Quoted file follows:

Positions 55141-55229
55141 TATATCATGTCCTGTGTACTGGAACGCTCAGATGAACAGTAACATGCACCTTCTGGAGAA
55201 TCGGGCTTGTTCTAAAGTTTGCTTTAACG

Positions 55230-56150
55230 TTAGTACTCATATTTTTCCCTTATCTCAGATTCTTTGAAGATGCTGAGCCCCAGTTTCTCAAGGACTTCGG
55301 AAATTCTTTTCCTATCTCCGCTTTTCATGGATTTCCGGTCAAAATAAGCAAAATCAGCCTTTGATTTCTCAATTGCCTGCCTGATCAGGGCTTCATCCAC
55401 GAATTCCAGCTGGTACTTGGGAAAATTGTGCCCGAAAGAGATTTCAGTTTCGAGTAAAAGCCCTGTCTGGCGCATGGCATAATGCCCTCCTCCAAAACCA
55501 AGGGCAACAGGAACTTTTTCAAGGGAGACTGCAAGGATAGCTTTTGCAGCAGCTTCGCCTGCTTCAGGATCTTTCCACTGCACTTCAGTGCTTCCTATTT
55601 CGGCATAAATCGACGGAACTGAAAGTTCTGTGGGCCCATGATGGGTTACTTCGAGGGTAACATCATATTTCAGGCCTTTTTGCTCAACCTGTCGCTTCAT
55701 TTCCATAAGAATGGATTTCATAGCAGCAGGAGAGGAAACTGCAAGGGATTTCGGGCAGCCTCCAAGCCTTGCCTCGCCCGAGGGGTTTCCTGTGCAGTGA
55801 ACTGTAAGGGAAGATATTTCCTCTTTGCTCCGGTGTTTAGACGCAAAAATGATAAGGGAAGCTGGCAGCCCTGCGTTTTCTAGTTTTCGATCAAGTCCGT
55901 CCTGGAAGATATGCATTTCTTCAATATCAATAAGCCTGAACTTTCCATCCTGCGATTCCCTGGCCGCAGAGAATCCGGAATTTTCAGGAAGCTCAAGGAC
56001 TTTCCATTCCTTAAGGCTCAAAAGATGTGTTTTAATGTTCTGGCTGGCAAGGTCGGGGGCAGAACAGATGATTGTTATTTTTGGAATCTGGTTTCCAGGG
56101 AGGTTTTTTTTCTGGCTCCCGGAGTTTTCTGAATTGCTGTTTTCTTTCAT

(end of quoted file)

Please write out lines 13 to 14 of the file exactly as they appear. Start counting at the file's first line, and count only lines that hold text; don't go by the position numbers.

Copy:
56001 TTTCCATTCCTTAAGGCTCAAAAGATGTGTTTTAATGTTCTGGCTGGCAAGGTCGGGGGCAGAACAGATGATTGTTATTTTTGGAATCTGGTTTCCAGGG
56101 AGGTTTTTTTTCTGGCTCCCGGAGTTTTCTGAATTGCTGTTTTCTTTCAT